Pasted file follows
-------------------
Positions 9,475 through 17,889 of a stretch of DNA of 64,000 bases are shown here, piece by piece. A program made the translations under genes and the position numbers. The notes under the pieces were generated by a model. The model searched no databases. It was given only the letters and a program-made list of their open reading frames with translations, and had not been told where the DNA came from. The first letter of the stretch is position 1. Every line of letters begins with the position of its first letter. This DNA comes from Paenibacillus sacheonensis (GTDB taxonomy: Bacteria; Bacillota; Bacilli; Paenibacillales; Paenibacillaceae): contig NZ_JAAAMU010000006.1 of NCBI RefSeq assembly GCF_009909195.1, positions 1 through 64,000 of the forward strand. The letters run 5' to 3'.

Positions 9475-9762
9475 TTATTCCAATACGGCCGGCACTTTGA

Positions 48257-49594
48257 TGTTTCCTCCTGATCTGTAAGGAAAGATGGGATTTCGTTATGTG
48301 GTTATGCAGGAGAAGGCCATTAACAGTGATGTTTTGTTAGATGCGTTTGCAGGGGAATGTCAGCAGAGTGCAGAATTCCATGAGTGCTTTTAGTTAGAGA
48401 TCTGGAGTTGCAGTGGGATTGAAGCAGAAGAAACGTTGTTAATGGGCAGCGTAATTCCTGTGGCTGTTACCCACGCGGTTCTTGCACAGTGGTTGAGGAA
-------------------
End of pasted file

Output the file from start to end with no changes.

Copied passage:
Positions 9,475 through 17,889 of a stretch of DNA of 64,000 bases are shown here, piece by piece. A program made the translations under genes and the position numbers. The notes under the pieces were generated by a model. The model searched no databases. It was given only the letters and a program-made list of their open reading frames with translations, and had not been told where the DNA came from. The first letter of the stretch is position 1. Every line of letters begins with the position of its first letter. This DNA comes from Paenibacillus sacheonensis (GTDB taxonomy: Bacteria; Bacillota; Bacilli; Paenibacillales; Paenibacillaceae): contig NZ_JAAAMU010000006.1 of NCBI RefSeq assembly GCF_009909195.1, positions 1 through 64,000 of the forward strand. The letters run 5' to 3'.

Positions 9475-9762
9475 TTATTCCAATACGGCCGGCACTTTGA

Positions 48257-49594
48257 TGTTTCCTCCTGATCTGTAAGGAAAGATGGGATTTCGTTATGTG
48301 GTTATGCAGGAGAAGGCCATTAACAGTGATGTTTTGTTAGATGCGTTTGCAGGGGAATGTCAGCAGAGTGCAGAATTCCATGAGTGCTTTTAGTTAGAGA
48401 TCTGGAGTTGCAGTGGGATTGAAGCAGAAGAAACGTTGTTAATGGGCAGCGTAATTCCTGTGGCTGTTACCCACGCGGTTCTTGCACAGTGGTTGAGGAA